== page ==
Colonization of Phlebotomus papatasi changes the effect of pre-immunization with saliva from lack of protection towards protection against experimental challenge with Leishmania major and saliva.

Abstract : BACKGROUND: Sand fly saliva has been postulated as a potential vaccine or as a vaccine component within multi component vaccine against leishmaniasis. It is important to note that these studies were performed using long-term colonized Phlebotomus papatasi. The effect of sand flies colonization on the outcome of Leishmania infection is reported. RESULTS: While pre-immunization of mice with salivary gland homogenate (SGH) of long-term colonized (F5 and beyond) female Phlebotomus papatasi induced protection against Leishmania major co-inoculated with the same type of SGH, pre-immunization of mice with SGH of recently colonized (F2 and F3) female P. papatasi did not confer protection against L. major co-inoculated with the same type of SGH. Our data showed for the first time that a shift from lack of protection to protection occurs at the fourth generation (F4) during the colonization process of P. papatasi. CONCLUSION: For the development of a sand fly saliva-based vaccine, inferences based on long-term colonized populations of sand flies should be treated with caution as colonization of P. papatasi appears to modulate the outcome of L. major infection from lack of protection to protection.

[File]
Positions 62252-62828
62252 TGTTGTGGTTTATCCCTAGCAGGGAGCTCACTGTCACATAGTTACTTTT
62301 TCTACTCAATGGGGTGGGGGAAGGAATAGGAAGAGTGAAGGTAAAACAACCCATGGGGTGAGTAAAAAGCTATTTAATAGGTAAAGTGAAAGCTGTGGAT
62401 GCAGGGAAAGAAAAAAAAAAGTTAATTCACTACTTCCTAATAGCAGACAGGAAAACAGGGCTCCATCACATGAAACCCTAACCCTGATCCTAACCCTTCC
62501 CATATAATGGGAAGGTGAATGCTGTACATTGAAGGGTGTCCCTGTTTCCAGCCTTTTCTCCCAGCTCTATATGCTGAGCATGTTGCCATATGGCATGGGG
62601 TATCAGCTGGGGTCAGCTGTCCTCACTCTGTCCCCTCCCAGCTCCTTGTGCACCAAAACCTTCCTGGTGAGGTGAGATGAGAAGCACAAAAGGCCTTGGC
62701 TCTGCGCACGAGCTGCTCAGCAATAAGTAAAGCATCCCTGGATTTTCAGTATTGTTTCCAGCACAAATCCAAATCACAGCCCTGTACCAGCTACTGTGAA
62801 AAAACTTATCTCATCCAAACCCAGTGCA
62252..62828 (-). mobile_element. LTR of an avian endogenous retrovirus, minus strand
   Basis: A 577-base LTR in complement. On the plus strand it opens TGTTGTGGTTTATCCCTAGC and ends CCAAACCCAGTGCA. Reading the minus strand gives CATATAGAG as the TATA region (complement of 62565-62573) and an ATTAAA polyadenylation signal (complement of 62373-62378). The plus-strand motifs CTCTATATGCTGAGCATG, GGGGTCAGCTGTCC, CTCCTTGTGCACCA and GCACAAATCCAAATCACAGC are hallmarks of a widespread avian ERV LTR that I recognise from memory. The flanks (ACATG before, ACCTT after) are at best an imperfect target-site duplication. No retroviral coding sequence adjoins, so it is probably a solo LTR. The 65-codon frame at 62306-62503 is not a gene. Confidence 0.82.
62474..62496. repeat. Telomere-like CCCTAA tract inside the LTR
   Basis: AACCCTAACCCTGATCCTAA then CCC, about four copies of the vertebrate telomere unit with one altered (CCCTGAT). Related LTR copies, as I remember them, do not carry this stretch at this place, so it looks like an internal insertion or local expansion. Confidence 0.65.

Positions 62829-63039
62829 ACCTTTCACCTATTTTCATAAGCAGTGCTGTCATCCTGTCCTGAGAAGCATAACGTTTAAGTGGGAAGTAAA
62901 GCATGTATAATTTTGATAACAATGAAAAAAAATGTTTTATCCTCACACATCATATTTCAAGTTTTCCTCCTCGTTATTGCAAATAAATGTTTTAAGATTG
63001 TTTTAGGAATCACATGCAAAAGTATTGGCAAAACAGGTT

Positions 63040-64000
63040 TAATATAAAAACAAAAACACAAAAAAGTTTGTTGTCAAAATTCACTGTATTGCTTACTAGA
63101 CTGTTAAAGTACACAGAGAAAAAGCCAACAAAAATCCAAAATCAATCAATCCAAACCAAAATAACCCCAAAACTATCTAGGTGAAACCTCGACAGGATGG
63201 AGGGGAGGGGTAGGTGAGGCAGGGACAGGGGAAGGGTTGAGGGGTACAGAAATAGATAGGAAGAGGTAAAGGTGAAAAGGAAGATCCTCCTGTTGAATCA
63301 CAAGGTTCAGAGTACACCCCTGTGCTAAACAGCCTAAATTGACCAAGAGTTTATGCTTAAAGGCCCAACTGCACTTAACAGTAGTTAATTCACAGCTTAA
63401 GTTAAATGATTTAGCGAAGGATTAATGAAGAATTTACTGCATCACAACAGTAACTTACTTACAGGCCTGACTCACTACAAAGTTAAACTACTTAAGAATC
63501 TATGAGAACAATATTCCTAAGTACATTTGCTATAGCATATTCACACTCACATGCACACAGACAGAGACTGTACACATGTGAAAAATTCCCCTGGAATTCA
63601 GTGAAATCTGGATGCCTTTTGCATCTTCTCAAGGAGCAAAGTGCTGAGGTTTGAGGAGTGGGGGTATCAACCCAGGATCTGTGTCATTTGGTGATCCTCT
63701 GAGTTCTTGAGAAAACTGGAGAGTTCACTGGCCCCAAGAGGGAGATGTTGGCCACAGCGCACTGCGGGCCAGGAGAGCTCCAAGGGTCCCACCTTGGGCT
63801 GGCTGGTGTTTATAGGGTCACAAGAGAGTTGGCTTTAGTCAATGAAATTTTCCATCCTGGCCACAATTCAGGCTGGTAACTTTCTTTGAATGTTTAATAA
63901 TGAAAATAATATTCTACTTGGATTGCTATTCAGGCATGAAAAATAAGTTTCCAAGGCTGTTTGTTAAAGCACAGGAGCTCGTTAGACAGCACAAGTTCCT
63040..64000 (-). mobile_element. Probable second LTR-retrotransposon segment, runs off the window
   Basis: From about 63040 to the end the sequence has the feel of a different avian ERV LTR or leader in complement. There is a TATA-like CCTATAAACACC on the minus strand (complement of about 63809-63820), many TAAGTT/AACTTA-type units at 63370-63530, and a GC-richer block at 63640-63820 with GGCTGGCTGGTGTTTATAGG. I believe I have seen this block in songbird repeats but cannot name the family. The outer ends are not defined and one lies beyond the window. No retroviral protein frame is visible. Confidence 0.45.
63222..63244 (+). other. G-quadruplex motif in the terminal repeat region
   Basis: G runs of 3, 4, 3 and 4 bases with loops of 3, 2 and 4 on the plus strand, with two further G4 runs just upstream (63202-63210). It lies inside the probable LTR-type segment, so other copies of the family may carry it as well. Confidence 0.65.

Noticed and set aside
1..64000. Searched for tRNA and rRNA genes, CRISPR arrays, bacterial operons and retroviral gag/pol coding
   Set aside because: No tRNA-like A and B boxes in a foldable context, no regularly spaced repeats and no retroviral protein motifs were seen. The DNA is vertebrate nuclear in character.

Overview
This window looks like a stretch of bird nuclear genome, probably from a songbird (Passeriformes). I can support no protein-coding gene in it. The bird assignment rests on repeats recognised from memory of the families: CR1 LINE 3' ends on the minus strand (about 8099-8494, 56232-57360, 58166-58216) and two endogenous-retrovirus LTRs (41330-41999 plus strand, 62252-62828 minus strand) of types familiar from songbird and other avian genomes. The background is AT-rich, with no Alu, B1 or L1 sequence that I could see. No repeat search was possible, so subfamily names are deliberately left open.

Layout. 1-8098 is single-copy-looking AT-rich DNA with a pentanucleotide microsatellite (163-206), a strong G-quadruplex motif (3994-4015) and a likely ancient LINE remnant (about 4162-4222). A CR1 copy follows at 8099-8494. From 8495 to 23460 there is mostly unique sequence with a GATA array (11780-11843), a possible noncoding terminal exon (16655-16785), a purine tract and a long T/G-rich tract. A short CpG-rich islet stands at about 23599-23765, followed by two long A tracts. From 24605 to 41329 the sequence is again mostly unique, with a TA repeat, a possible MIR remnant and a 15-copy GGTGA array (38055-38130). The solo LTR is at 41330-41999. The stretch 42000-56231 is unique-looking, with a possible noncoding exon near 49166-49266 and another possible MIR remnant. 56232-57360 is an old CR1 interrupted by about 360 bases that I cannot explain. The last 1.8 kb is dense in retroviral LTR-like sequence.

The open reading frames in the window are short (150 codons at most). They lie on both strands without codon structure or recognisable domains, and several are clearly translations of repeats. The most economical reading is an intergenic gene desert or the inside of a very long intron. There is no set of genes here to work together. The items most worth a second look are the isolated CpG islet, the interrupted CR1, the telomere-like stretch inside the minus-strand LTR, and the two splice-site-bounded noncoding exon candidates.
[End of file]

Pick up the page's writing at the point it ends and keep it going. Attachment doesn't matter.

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Sami Ben Hadj Ahmed, Belhassen Kaabi, Ifhem Chelbi, Saifeddine Cherni, Mohamed Derbali, et al.. Colonization of Phlebotomus papatasi changes the effect of pre-immunization with saliva from lack of protection towards protection against experimental challenge with Leishmania major and saliva.. Parasites and Vectors, BioMed Central, 2011, 4, pp.126. ⟨10.1186/1756-3305-4-126⟩. ⟨pasteur-00620944⟩

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